Here are the questions which is about the paper of “A Virus in a Fungus in a Plant:Three-Way Symbiosis Required for Thermal Tolerance”. I attached the file and I wish I can get the correct answer for

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Here are the questions which is about the paper of “A Virus in a Fungus in a Plant:Three-Way Symbiosis Required for Thermal Tolerance”. I attached the file and I wish I can get the correct answer for that. Thanks.

1) What does it mean for a virus to ‘attenuate’ the ‘virulence’ of a fungus on a plant? Define both terms in apostrophe and give example from paper.

2) Describe the process of 1) reverse transcription, 2) amplification, and 3) cloning in your own words.

3) What does it mean for a gene sequence to be described as ‘putative’?

4) What does it mean for a virus to be transmitted ‘vertically’? What would be the opposite of ‘vertical transmission’?

5) Why did authors use simple sequence repeat analysis and sequence the rDNA region of the fungal isolate with low titer of the virus? What was the purpose of these tests?

6) Why did authors reintroduce the virus to the virus-free fungal isolate? If the fungus with reintroduced virus did not confer heat-tolerance, what would the authors have concluded?

Here are the questions which is about the paper of “A Virus in a Fungus in a Plant:Three-Way Symbiosis Required for Thermal Tolerance”. I attached the file and I wish I can get the correct answer for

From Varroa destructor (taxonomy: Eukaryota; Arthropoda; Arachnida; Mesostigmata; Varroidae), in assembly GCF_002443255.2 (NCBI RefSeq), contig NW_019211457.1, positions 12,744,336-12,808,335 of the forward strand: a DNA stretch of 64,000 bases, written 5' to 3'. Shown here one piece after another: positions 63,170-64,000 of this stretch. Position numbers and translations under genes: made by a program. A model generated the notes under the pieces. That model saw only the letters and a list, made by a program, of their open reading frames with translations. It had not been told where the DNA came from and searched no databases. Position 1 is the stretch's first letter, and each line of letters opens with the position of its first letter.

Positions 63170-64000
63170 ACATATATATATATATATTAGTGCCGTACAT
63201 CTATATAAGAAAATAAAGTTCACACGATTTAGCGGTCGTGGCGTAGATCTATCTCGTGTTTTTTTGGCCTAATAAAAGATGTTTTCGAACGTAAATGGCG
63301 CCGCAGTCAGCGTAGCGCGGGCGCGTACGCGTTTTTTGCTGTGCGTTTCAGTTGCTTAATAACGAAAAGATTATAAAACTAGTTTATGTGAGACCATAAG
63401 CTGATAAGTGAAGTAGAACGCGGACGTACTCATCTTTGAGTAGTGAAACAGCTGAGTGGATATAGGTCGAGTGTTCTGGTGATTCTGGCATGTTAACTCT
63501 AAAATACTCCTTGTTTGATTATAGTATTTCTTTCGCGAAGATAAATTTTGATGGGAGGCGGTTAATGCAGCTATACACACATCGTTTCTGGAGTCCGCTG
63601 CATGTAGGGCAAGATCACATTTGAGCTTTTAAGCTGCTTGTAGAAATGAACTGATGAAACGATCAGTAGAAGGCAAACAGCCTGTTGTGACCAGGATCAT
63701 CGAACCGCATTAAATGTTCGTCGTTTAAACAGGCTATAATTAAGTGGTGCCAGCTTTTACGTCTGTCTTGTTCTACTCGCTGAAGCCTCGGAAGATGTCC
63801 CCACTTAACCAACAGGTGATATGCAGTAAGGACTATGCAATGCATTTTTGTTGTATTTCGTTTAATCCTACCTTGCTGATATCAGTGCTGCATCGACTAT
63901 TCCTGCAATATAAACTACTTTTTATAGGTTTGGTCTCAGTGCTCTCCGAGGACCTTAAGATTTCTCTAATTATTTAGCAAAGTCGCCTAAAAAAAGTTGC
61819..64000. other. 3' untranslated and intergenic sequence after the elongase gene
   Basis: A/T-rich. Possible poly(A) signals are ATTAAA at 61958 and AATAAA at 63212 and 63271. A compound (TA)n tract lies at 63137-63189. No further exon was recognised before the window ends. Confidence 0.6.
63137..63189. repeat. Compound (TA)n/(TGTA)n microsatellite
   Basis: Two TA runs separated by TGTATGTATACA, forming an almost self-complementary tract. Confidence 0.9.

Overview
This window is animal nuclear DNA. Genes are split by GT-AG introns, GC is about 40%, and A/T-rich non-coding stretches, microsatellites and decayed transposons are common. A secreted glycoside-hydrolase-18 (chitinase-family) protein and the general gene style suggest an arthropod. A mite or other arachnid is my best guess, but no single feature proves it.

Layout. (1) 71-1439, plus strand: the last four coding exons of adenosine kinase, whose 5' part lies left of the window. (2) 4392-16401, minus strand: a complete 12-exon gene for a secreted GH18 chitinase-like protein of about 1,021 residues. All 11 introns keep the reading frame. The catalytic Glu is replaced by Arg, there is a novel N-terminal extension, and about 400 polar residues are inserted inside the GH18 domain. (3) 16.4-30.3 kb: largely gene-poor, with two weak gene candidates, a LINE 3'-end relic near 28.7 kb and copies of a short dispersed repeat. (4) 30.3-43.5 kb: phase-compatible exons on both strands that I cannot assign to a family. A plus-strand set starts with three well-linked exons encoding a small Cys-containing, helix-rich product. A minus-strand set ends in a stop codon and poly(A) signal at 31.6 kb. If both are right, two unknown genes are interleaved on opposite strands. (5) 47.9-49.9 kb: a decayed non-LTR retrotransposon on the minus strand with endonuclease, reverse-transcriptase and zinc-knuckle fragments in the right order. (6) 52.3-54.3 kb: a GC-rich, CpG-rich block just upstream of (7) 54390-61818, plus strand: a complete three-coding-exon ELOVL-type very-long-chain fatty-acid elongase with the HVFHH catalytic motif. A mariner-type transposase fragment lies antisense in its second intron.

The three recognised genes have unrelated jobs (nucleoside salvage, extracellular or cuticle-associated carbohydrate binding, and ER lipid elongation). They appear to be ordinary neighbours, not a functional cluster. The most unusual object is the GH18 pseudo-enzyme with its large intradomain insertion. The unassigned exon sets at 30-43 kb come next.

to the Midwest Regional Center of Excellence for Biodefense and Emerging Infectious Disease Research (MRCE) and by NIH grant AI53298. The DDRCC is supported by NIH grant DK52574. W.W.L. was supported by the Clinical/Translational Fellowship Program of the MRCE, the W.M. Keck Foundation, and the NIH National Research Service Award (NRSA) F32 AI069688-01. P.A.P.was supported by the NIH Institutional NRSA T32 GM07067 to the Washington University School of Medicine. Supporting Online Materialwww.sciencemag.org/cgi/content/full/315/5811/509/DC1 Materials and MethodsSOM Text Figs. S1 to S4 Tables S1 and S2 References 6 November 2006; accepted 14 December 2006 10.1126/science.1137195 A Virus in a Fungus in a Plant: Three-Way Symbiosis Required for Thermal Tolerance Luis M. Márquez, 1Regina S. Redman, 2,3 Russell J. Rodriguez, 2,4 Marilyn J. Roossinck 1* A mutualistic association between a fungal endophyte and a tropical panic grass allows both organisms to grow at high soil temperatures. We characterized a virus from this fungus that is involved in the mutualistic interaction. Fungal isolates cured of the virus are unable to confer heat tolerance, but heat tolerance is restored after the virus is reintroduced. The virus-infected fungus confers heat tolerance not only to its native monocot host but also to a eudicot host, which suggests that the underlying mechanism involves pathways conserved between these two groups of plants. E ndophytic fungi commonly grow within plant tissues and can be mutualistic in some cases, as they allow plant adaptation to extreme environments ( 1). A plant-fungal symbiosis between a tropical panic grass from geothermal soils, Dichanthelium lanuginosum , and the fungus Curvularia protuberata allows both organisms to grow at high soil temperatures in Yellowstone National Park (YNP) (2 ). Field and laboratory experiments have shown that when root zones are heated up to 65°C, non- symbiotic plants either become shriveled and chlorotic or simply die, whereas symbiotic plants tolerate and survive the heat regime. When grown separately, neither the fungus nor the plant alone is able to grow at temperatures above 38°C, but symbiotically, they are able to tolerate ele- vated temperatures. In the absence of heat stress, symbiotic plants have enhanced growth rate compared with nonsymbiotic plants and also show significant drought tolerance ( 3). Fungal viruses or mycoviruses can modulate plant-fungal symbioses. The best known exam- ple of this is the hypovirus that attenuates the virulence (hypovirulence) of the chestnut blight fungus, Cryphonectria parasitica (4 ). Virus regu- lation of hypovirulence has been demonstrated experimentally in several other pathogenic fungi ( 5 –8). However, the effect of mycoviruses on mutualistic fungal endophytes is unknown. There is only one report of a mycovirus from the well- known mutualistic endophyte, Epichloë festucae, but no phenotype has been associated with this virus (9 ). Fungal virus genomes are commonly com- posed of double-stranded RNA (dsRNA) ( 10). Large molecules of dsRNA do not normally occur in fungal cells and, therefore, their presence is a sign of a viral infection (9 ). Using a protocol for nucleic acid extraction with enrichment for dsRNA ( 11), we detected the presence of a virus in C. protuberata . The dsRNA banding pattern consists of two segments of about 2.2 and 1.8 kb. Asmallersegment,lessthan1kbinlength,was variable in presence and size in the isolates analyzed and, later, was confirmed to be a sub- genomic element, most likely a defective RNA (fig.S1andFig.1,AandB).Usingtagged random hexamer primers, we transcribed the virus with reverse transcriptase (RT), followed by amplification and cloning. Sequence analysis revealed that each of the two RNA segments contains two open reading frames (ORFs) (fig. S2). The 2.2-kb fragment (RNA 1) is involved in virus replication, as both of its ORFs are similar to viral replicases. The first, ORF1a, has 29% amino acid sequence identity with a putative RNA-dependent RNA polymerase (RdRp) from the rabbit hemorrhagic disease virus. The amino acid sequence of the second, ORF1b, has 33% identity with the RdRp of a virus of the fungal pathogen Discula destructiva.ThesetwoORFs overlap and could be expressed as a single protein by frameshifting, a common expression strategy of viral replicases. The two ORFs of RNA 2 have no similarity to any protein with known function. As in most dsRNA mycovi- ruses, the 5 ′ends (21 bp) of both RNAs are conserved. Virus particles purified from C. protuberata are similar to those of other fungal viruses: spherical and ~27 nm in diameter (fig. S3). This virus is transmitted vertically in the conidiospores. We propose naming this virus Curvularia thermal tolerance virus (CThTV) to reflect its host of origin and its phenotype. The ability of the fungus to confer heat tolerance to its host plant is related to the presence of CThTV. Wild-type isolates of C. protuberata contained the virus in high titers, as evidenced by their high concentration of dsRNA (~2 mg/g of lyophilized mycelium). However, an isolate obtained from sectoring (change in morphology) of a wild-type colony contained a very low titer of the virus, as indicated by a low concentration of dsRNA (~0.02 mg/g of lyophi- lized mycelium). These two isolates were iden- tical by simple sequence repeat (SSR) analysis with two single-primer polymerase chain reac- tion (PCR) reactions and by sequence analysis of the rDNA ITS1-5.8 S-ITS2 region (figs. S4 and S5). Desiccation and freezing-thawing cycles are known to disrupt virus particles ( 12); thus, my- celium of the isolate obtained by sectoring was 1Plant Biology Division, Samuel Roberts Noble Foundation, Post Office Box 2180, Ardmore, OK 73402, USA. 2Depart- ment of Botany, University of Washington, Seattle, WA 98195, USA. 3Department of Microbiology, Montana State University, Bozeman, MT 59717, USA. 4U.S. Geological Sur- vey, Seattle, WA 98115, USA. *To whom correspondence should be addressed. E-mail: [email protected] Fig. 1. Presence or absence of CThTV in different strains of C. protuberata , detected by ethid- ium bromide staining ( A), Northern blot using RNA 1 ( B) and RNA 2 (C )transcriptsof the virus as probes, and RT- PCR using primers specific for a section of the RNA 2 ( D). The isolate of the fungus obtained by sectoring was made virus- free (VF) by freezing-thawing. The virus was reintroduced into the virus-free isolate through hyphal anastomosis ( An) with the wild type (Wt). The wild-type isolate of the fungus sometimes contains a subgenomic fragmen t of the virus that hybridizes to the RNA 1 probe (arrow). www.sciencemag.org SCIENCEVOL 315 26 JANUARY 2007 513 REPORTS on September 25, 2019 http://science.sciencemag.org/ Downloaded from lyophilized, frozen at–80°C, and subcultured to cure it completely of the virus. The complete absence of CThTV in this isolate was confirmed by dsRNA extraction, Northern blotting, RT-PCR (Fig. 1), and electron microscopy (no particles were observed in four grids). We assessed ex-perimentally the ability of the wild-type and virus-free isolates to confer heat tolerance by using thermal soil simulators ( 2,11 ). Plants inoc- ulated with the virus-inf ected wild-type isolate of the fungus tolerated intermittent soil temperatures as high as 65°C for 2 weeks (10 hours of heat per day), whereas both nonsymbiotic plants and plants inoculated with the virus-free isolate of the fungus became shriveled and chlorotic and died (Fig. 2). To confirm that CThTV was involved in heat tolerance in the plant-fungal symbiosis, we rein- troduced the virus into the virus-free fungal isolate and tested its ability to confer heat toler- ance. To provide a selectable marker, the virus- free isolate was transformed with a pCT74 vector containing a hygromycin-resistance gene (13) by restriction enzyme –mediated integration (REMI) transformation ( 14). Virus-containing wild-type hygromycin-sensitive (Wt) and virus- free hygromycin-resistant (VF) isolates of C. protuberata were cultured on single Petri dishes and allowed to undergo hyphal fusion or anastomosis (Fig. 3A). The mycelium from the area of anastomosis was subcultured twice with single conidiospores grown on hygromycin- containing plates. Thirty-five hygromycin-resistant isolates obtained in this way were screened for their dsRNA profiles, but only one was found to have acquired the virus (Figs. 1 and 3B). This fungal isolate, newly infected by hyphal anasto- mosis with CThTV (An), was tested for its ability to confer heat tolerance by the same experimental approach indicated above. The heat-stress exper- iment confirmed that the isolate newly infected with CThTV confers the same level of heat tol- erance as that conferred by the wild-type isolate (Fig. 2). Previously, we found that some beneficial endophytes isolated from monocots could be transferred to eudicots and still function as mutualists ( 3). Thus, we tested the ability of the C. protuberata isolates to confer heat tolerance to tomato ( Solanum lycopersicon). Using a slightly modified protocol for the heat-stress experiment ( 11 ), we obtained similar results to those obtained with D. lanuginosum (Fig. 4). However, it was not possible to attain 100% fungal colonization of tomato plants ( 11), and this may explain the higher proportion of dead plants colonized with the Wt or An fungus, compared with the experiment using D. lanuginosum. Given thatC. protuberata , when infected with CThTV, provides similar mutualistic benefits to both a monocot and a eudicot, it is possible that the underlying mechanism is conserved between these two groups of plants. Plants inoculated with C. protuberatain- fected with CThTV do not activate their stress- response system in the usual way. For example, the osmolyte concentration in these plants does not increase as a response to heat stress, although the levels are constitutively higher than in plants colonized with the virus-free isolate or the non- symbiotic plants (fig. S6). It has been hypoth- Fig. 2. (Top )Representative D. lanuginosum plants after the heat-stress experiment with thermal soil simulators. Rhizo- sphere temperature was main- tained at 65°C for 10 hours and 37°C for 14 hours/day for 14 days under greenhouse condi- tions. Plants were nonsymbiotic (NS) and symbiotic with the wild-type virus-infected isolate of C. protuberata (Wt), the hygromycin-resistant isolate new- ly infected with the virus through hyphal anastomosis (An), or the virus-free hygromycin-resistant isolate (VF). ( Bottom) The histo- gram presents the number of plants chlorotic, dead, and alive at the end of the experiment. The small letters on top of the bars indicate statistical differ- ences or similarities (chi-square test, P<0.01). Fig. 3. (A ) Anastomosis of the wild-type virus- infected isolate of C. pro- tuberata (Wt) and the virus-free hygromycin- r es ist ant isolate (VF) to produce a virus-infected hygromycin-resistant iso- late (An). (B ) After single- spore isolation to produce pure cultures, the isolate newly infected with the virus (An) retained the hygromycin-resistance and the morphology of the VF isolate. Fig. 4. (Top )Representativeto- mato ( Solanum lycopersicon ,var. Rutgers) plants after the heat-stress experiment. Plants were non- symbiotic (NS) and symbiotic with the wild-type virus-infected isolate of C. protuberata (Wt), the hygromycin- resistant isolate newly infected with the virus through hyphal anastomo- sis (An) or the virus-free hygromycin- resistant isolate (VF). Rhizosphere temperature was maintained at 65°C for 10 hours and ambient tem- perature (26°C) for 14 hours/day for 14 days under greenhouse condi- tions. ( Bottom ) The histogram presents the number of plants dead (white) and alive (black) at the end of the experiment. The small letters on top of the bars indicate statisti- cal differences or similarities (Fisher ’s exact test, P<0.05). 26 JANUARY 2007 VOL 315 SCIENCEwww.sciencemag.org 514 REPORTS on September 25, 2019 http://science.sciencemag.org/ Downloaded from esized that endophytes may protect their host plants by scavenging the damaging reactive oxygen species (ROS) generated by the plant defense mechanisms in response to environ- mental stress (15). The leaves of nonsymbiotic plants generated detectable ROS when stressed with heat, whereas those of symbiotically colonized plants did not (table S1). However, there was no difference in the ROS response to heat between plants inoculated with the virus-free and the CThTV-infected isolates of C. protuberata . Complex tripartite symbioses have been found among arthropods, bacteria, and mutualistic bac- teriophages (16 ,17). This study reports a three- way mutualistic symbiosis involving a virus, a fungal endophyte, and either a monocot or eudicot plant. References and Notes1. R. J. Rodriguez, R. S. Redman, J. M. Henson, Mitig. Adapt. Strategies Global Change 9, 261 (2004). 2. R. S. Redman, K. B. Sheehan, R. G. Stout, R. J. Rodriguez, J. M. Henson, Science298, 1581 (2002). 3. R. J. Rodriguez, R. S. Redman, J. M. Henson, in The Fungal Community: Its Organization and Role in the Ecosystem , J. Dighton, J. F. White Jr., P. Oudemans, Eds. (CRC Press, Boca Raton, FL, 2004), pp. 683 –695. 4. A. L. Dawe, D. L. Nuss, Annu. Rev. Genet.35, 1 (2001). 5. S. L. Anagnostakis, P. R. Day, Phytopathology69, 1226 (1979). 6. T. Zhou, G. J. Boland, Phytopathology87, 147 (1997). 7. I. P. Ahn, Y. H. Lee, Mol. Plant Microbe Interact. 14, 496 (2001). 8. Y. M. Chu et al.,Appl. Environ. Microbiol. 68, 2529 (2002). 9. I. Zabalgogeazcoa, E. P. Benito, A. G. Ciudad, B. G. Criado, A. P. Eslava, Mycol. Res.102, 914 (1998). 10. S. A. Ghabrial, Adv. Virus Res.43, 303 (1994). 11. Materials and methods are available as supporting material on ScienceOnline. 12. Y. G. Kuznetsov, A. McPherson, Virology352, 329 (2006). 13. J. M. Lorang et al.,Appl. Environ. Microbiol. 67, 1987 (2001). 14. R. S. Redman, J. C. Ranson, R. J. Rodriguez, Mol. Plant- Microbe Interact. 12, 969 (1999). 15. R. Rodriguez, R. Redman, Proc. Natl. Acad. Sci. U.S.A. 102 , 3175 (2005). 16. S. R. Bordenstein, J. J. Wernegreen, Mol. Biol. Evol.21, 1981 (2004). 17. N. A. Moran, P. H. Degnan, S. R. Santos, H. E. Dunbar, H. Ochman, Proc. Natl. Acad. Sci. U.S.A. 102, 16919 (2005). 18. We thank F. Coker, M. Hoy, Y. Chen, and R. Pescador for technical assistance and P. Xu, J. Pita, K. Craven, T. Feldman, A. Ali, G. Shen, R. Uppalapati, and C. Bastidas for providing comments and suggestions that improved the manuscript. This project was made possible by the permission, assistance, and guidelines of YNP. This work was supported by The Samuel Roberts Noble Foundation, the MSU Thermal Biology Institute, and grants from the U.S. Geological Survey, the NSF (9977922 and 0414463), and the U.S. Army Research Office (DAAHO4-96-1-01194). Sequences were deposited in GeneBank under accession numbers EF120984 (RNA 1) and EF120985 (RNA 2). The CThTV description was deposited in the ICTVdB —The Universal Virus Database, version 4 (www.ncbi.nlm.nih.gov/ICTVdb/ICTVdB/), with the virus accession number: 0000040020. Supporting Online Materialwww.sciencemag.org/cgi/content/full/315/5811/513/DC1 Materials and Methods Figs. S1 to S5 Table S1 References 12 October 2006; accepted 12 December 2006 10.1126/science.1136237 The Neural Basis of Loss Aversion in Decision-Making Under Risk Sabrina M. Tom, 1Craig R. Fox, 1,2 Christopher Trepel, 2Russell A. Poldrack 1,3,4 * People typically exhibit greater sensitivity to losses than to equivalent gains when making decisions. We investigated neural correlates of loss aversion while individuals decided whether to accept or reject gambles that offered a 50/50 chance of gaining or losing money. A broad set of areas (including midbrain dopaminergic regions and their targets) showed increasing activity as potential gains increased. Potential losses were represented by decreasing activity in several of these same gain-sensitive areas. Finally, individual differences in behavioral loss aversion were predicted by a measure of neural loss aversion in several regions, including the ventral striatum and prefrontal cortex. M any decisions, such as whether to in- vest in the stock market or to accept a new job, involve the possibility of gaining or losing relative to the status quo. When faced with such decisions, most people are markedly risk averse. For instance, people typ- ically reject gambles that offer a 50/50 chance of gaining or losing money, unless the amount that could be gained is at least twice the amount that could be lost (e.g., a 50/50 chance to either gain $100 or lose $50) (1 ). Prospect theory, the most successful behavioral model of decision-making under risk and uncertainty ( 1, 2), explains risk aversion for “mixed ”(gain/loss) gambles using the concept of loss aversion: People are more sensitive to the possibility of losing objects or money than they are to the possibility of gaining the same objects or amounts of money ( 1, 3–5 ). Thus, people typically require a potential gain of at least $100 to make up for exposure to a potential loss of $50 because the subjective impact of losses is roughly twice that of gains. Similarly, people demand substantially more money to part with objects that they have been given than what they would have been willing to pay to acquire those objects in the first place ( 6). Loss aversion also has been used to explain a wide range of economic behaviors outside the laboratory ( 7,8). Further, loss aversion is seen in trading behavior of both children as young as age five ( 9) and capuchin monkeys ( 10), which sug- gests that it may reflect a fundamental feature of how potential outcomes are assessed by the primate brain. Previous neuroimaging studies of responses to monetary gains or losses have focused on ac- tivity associated with the anticipation of im- mediate outcomes ( “anticipated ”utility) ( 11,12 ) or the actual experience of gaining or losing money ( “experienced” utility) (11,13, 14)rather than specifically investigating which brain sys- tems represent potential losses versus gains when a decision is being made ( “decision ”utility). Be- havioral researchers have shown that anticipated, experienced, and decision utilities often diverge in dramatic ways, which raises the possibility that the corresponding brain systems involved may also differ (15). In the current study, we aimed to isolate activity associated with the evaluation of a gamble when choosing whether or not to accept it (i.e., decision utility) without the expectation that the gamble would be immediately resolved. This allowed us to test whether neural responses during the evaluation of potential outcomes are similar to patterns previously reported in studies of anticipated and experienced outcomes. One fundamental question for the study of decision-making is whether loss aversion reflects the engagement of distinct emotional processes when potential losses are considered. It has been suggested that enhanced sensitivity to losses is driven by negative emotions, such as fear or anxiety (16). This notion predicts that exposure to increasing potential losses should be associated with increased activity in brain structures thought to mediate negative emotions in decision-making [such as the amygdala or anterior insula; compare with ( 17,18)]. Alternatively, loss aversion could reflect an asymmetric response to losses versus gains within a single system that codes for the subjective value of the potential gamble, such as ventromedial prefrontal cortex (VMPFC)/ orbitofrontal cortex (OFC) and ventral striatum ( 11 ,19, 20). To examine the neural systems that process decision utility, we collected functional magnetic resonance imaging (f MRI) data while partici- 1Department of Psychology, University of California Los Angeles (UCLA), Franz Hall, Box 951563, Los Angeles, CA 90095 –1563, USA. 2Anderson School of Management, UCLA, 110 Westwood Plaza, Los Angeles, CA 90095 –1481, USA. 3Brain Research Institute, UCLA, Los Angeles, CA 90095, USA. 4Department of Psychiatry and Biobehavioral Sciences, UCLA, Los Angeles, CA 90095, USA. *To whom correspondence should be addressed. E-mail: [email protected] www.sciencemag.org SCIENCEVOL 315 26 JANUARY 2007 515 REPORTS on September 25, 2019 http://science.sciencemag.org/ Downloaded from ERRATUM www.sciencemag.orgSCIENCEERRATUM POST DATE 13 APRIL 2007 1 CORRECTIONS & CLARIFICATIONS Reports:“A virus in a fungus in a plant: three-way symbiosis required for thermal tolerance” by L. M. Márquez et al. (26 Jan. 2007, p. 513). On page 514, in the legend to Fig. 4, the colors of the histogram are inverted: The number of dead plants is black, and the number of alive plants is white. Post date 13 April 2007 on September 25, 2019 http://science.sciencemag.org/ Downloaded from A Virus in a Fungus in a Plant: Three-Way Symbiosis Required for Thermal Tolerance Luis M. Márquez, Regina S. Redman, Russell J. Rodriguez and Marilyn J . Roossinck DOI: 10.1126/science.1136237 (5811), 513-515. 315 Science  ARTICLE TOOLS http://science.sciencemag.org/content/315/5811/513 MATERIALS SUPPLEMENTARY http://science.sciencemag.org/content/suppl/2007/01/23/315.5811.513.DC1 CONTENT RELATED http://science.sciencemag.org/content/sci/316/5822/201.1.full REFERENCES http://science.sciencemag.org/content/315/5811/513#BIBL This article cites 15 articles, 5 of which you can access for free PERMISSIONS http://www.sciencemag.org/help/reprints-and-permissions Terms of Service Use of this article is subject to the is a registered trademark of AAAS. Science Science, 1200 New York Avenue NW, Washington, DC 20005. The title (print ISSN 0036-8075; online ISSN 1095-9203) is published by the Amer ican Association for the Advancement of Science American Association for the Advancement of Science on September 25, 2019 http://science.sciencemag.org/ Downloaded from